With 2010 upon us we will start to read articles on artists that are tipped for the top in the New Year and Kasha is one of them. His raw, emotional and poetic style that accompanies an electric mix of street vibes, subtle punk tones is guaranteed to make people stand up and take notice. Having being labelled as one of the strongest lyricists in the UK and compared to the legendary rapper 2pac we’re expecting big things. Here he talks exclusively to Flavour.
Who is Kasha? What does he represent?
Kasha is a young man that has always had a lot of ambition, that was always a council to my pears, with a wise head on my shoulders, always trying to reach for high achievement and in doing so found his path in which was music, a role that I take very seriously. Once Tyrone Roach found his place in the world as Kasha he sees no limits to what he can do. Ever loving, aspiring to be better to be good.
I represent that anything is possible, the magic of wonder, the power of you, all the good the great in life, the beauty, us the people, that is what I represent.
Where in London did you grow up?
I’ve always grown up around Charlton, Greenwich, Blackheath. Those areas have always held the beginning of my life source, that’s where I grew up.
How do you think that has influenced your music?
Life isn’t about growing up in dangerous areas and those particular areas aren’t on the map for being terribly dangerous, the surrounding areas had some serious things going on. As a child I remember seeing people that would come in from other areas and cause trouble. I’ve seen some people get really hurt. We on the other hand were always about having fun, for the first period of my street life we were just playing football. We were all just all about the spirit of the young , you know, being away from home, we did cause some trouble, I’m not going to lie, we weren’t saints, but we weren’t that gang hungry out there to cause harm, that’s the main word, they cause harm, we didn’t carry ourselves in that manner. Those particular areas inspired me to be ever aware of the communities around. I’ve always had a broad view of the world; I looked beyond the area around me. I really look at the people around me, which are evident in my rhymes. Your environment is everything to how you grow, it developed my mind in a certain way and I know certain thing and I react to certain things in a certain away because of the groups around me. So it strongly influenced me but I’ve never been one to say that you are just your surroundings, they influenced but you as a person can control how you act and behave.
What type of music do you listen too?
I’ve always been very open when it comes to music, I find inspiration in song writing and well thought out songs, whatever genre they may come from I hold no boundaries. I’ve always been very broad-minded from a very early age. The only influences as a child was the music that my elders listened too, because as I child you don’t get to pick, there was a lot of rnb, soul hip hop and my uncle used to play a lot of jungle. When I started to be able to pick and choose my own CDs my first choices were rnb, hiphop, jungle and drum and bass up until this day has a great place in my heart. Also a lot of roots and culture, I love indie and rock and pop but my main choice has always been hip hop I can never deny that. I just love a good song that can make you feel, take over your emotions, I embrace that, I don’t shy away from anything.
Who would you say you were mainly influenced by?
My own life journey, because where I grew up was only part of my life journey as is the music I listen to. Life in general, working 9 to 5, the environment I have found myself in, the friends around me, family, the clubs your go to, the pubs, the shops, they all influence me. Life in general.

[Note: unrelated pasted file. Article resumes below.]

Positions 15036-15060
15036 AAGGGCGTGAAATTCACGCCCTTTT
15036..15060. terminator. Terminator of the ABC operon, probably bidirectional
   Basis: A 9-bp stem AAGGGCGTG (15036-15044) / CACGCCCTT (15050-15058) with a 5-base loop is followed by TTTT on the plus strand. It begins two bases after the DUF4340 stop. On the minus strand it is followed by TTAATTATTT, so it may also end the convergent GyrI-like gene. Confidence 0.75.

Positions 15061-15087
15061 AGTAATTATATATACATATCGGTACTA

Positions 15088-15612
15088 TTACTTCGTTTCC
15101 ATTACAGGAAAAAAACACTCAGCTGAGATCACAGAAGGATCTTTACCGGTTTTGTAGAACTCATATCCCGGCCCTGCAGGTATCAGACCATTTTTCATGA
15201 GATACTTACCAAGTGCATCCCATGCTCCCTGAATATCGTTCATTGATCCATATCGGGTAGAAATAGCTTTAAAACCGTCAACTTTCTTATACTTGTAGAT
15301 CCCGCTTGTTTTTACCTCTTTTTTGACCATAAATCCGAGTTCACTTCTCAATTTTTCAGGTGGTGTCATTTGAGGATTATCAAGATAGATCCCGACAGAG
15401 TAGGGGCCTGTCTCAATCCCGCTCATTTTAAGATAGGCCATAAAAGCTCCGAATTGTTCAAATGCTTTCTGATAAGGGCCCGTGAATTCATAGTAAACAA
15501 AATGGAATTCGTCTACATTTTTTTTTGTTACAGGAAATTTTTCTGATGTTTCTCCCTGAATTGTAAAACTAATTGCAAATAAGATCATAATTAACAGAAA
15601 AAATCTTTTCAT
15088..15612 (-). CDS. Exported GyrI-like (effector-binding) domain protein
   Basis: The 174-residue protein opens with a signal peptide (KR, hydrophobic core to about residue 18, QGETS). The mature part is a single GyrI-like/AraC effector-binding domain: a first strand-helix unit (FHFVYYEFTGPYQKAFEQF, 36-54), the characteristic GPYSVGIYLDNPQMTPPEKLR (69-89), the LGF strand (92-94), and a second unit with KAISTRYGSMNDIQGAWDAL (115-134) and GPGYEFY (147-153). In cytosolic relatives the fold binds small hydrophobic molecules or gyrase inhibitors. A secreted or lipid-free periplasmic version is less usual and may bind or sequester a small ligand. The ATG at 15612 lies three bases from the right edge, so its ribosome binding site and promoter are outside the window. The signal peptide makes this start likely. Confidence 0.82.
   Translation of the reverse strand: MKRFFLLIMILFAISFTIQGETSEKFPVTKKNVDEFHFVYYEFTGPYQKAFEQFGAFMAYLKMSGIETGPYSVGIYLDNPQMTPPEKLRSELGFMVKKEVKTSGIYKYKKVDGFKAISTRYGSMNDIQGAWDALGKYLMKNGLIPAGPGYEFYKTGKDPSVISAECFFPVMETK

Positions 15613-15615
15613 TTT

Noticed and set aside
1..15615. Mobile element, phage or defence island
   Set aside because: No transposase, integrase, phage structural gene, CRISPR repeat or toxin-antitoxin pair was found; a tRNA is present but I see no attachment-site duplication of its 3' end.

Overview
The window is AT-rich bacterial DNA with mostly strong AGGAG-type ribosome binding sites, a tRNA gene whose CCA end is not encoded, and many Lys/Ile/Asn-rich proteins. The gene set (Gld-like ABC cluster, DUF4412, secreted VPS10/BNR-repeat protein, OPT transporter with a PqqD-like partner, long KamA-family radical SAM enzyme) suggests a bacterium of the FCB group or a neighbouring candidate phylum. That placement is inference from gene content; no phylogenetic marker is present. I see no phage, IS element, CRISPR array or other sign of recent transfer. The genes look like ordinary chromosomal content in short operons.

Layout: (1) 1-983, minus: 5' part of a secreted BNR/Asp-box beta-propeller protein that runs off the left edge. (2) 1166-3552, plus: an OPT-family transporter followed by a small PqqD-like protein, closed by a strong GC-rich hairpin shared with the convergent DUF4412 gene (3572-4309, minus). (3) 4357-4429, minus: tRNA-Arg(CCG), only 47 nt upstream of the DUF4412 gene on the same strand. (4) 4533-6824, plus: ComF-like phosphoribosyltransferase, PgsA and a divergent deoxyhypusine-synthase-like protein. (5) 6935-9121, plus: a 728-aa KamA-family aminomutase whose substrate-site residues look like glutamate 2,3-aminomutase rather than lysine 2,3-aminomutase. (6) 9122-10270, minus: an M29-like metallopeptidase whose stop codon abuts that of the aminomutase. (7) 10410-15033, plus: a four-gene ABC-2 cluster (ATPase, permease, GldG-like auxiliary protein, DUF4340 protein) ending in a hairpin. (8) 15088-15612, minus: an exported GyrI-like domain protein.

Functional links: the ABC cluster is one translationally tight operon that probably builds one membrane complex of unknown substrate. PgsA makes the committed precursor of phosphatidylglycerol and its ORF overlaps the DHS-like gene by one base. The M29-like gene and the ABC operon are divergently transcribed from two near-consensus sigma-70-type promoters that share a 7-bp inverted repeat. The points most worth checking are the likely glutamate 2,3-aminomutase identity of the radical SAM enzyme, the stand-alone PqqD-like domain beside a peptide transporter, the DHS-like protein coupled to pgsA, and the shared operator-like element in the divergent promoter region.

What else do you think you would be doing if you were not making music?
To have your eyes open to something you clearly love that I a huge part of life, being so involved in music, it’s hard to imagine oneself being without that love. I think me as a person has always been highly ambitious, there were other dreams before I was a musician and I took them very seriously at the time. It’s not in my nature to do nothing, just to lay down and die. Whatever I do I will always take it very seriously, I would always make sure I was happy with what I do, that I have done it to my best, that it meant something to me.
How would you describe your music?
Its my soul words, I find a place when I am writing, a place where I go it’s my centre it’s where I need to be at that time in order to express. I never force it upon my self. Some of the things I say and some of the philosophies that I come out with amaze me, it amazes that my brain can reach that level. I teach myself so many things when I write, I confirm so many things. It’s something I can’t help, it’s a form of expression that is part for myself but then also very aware of others and very giving to others. I try to express meaning but at the same time make enjoyable music, I’m always asking the opinion of the listener. I would describe it as someone who is truly trying to make a difference in my own existence as that of others. I’m really just trying to give a bit of hope and sunshine to others and at the same time guiding my self to the right path. You are hearing someone who is wrestling with the choices that have to be made in life. Music is such a powerful tool and I am trying to use that tool in its best possible way.
What made you decide to do more conscious music, instead of the typical HipHop or R&B route [pop culture lyrics]?
I do experiment; I love music in all forms. You will have tracks from me that have a rnb influences and pop influences, I don’t believe that one can be put in a box, if its’ enjoyable, as I have said, you end up giving a good feeling to people. There’s nothing wrong with music about love like rnb nothing wrong with pop, it’s all feel good music. I make conscious music because I have a lot to say, I understand what hip hop is, and if I’m going to do it then I’m going to do it properly to its specification. I’ve chosen to be a conscious MC in the hip hop form therefore I express and love it to the core. But don’t just expect one feel from me, there are many sides to Kasha and in the future those will be revealed.
Your music tells extraordinary stories of your surroundings and the problems in the world. In a similar way 2Pac did. How does it make you feel when people compare you, as 2Pac is one of many music artists idol and inspiration.
Being compared to 2pac would make anyone of my generation feel honoured and that I do feel highly honoured. To say that 2pac was a great artist would a complete understatement. I just feel privileged to be put in the same sentence or thought of in the same breath as 2pac. It makes me feel like anything is achievable and I don’t want let anyone down.
What’s your involvement in Vivid Imagery? What does Vivid Imagery do?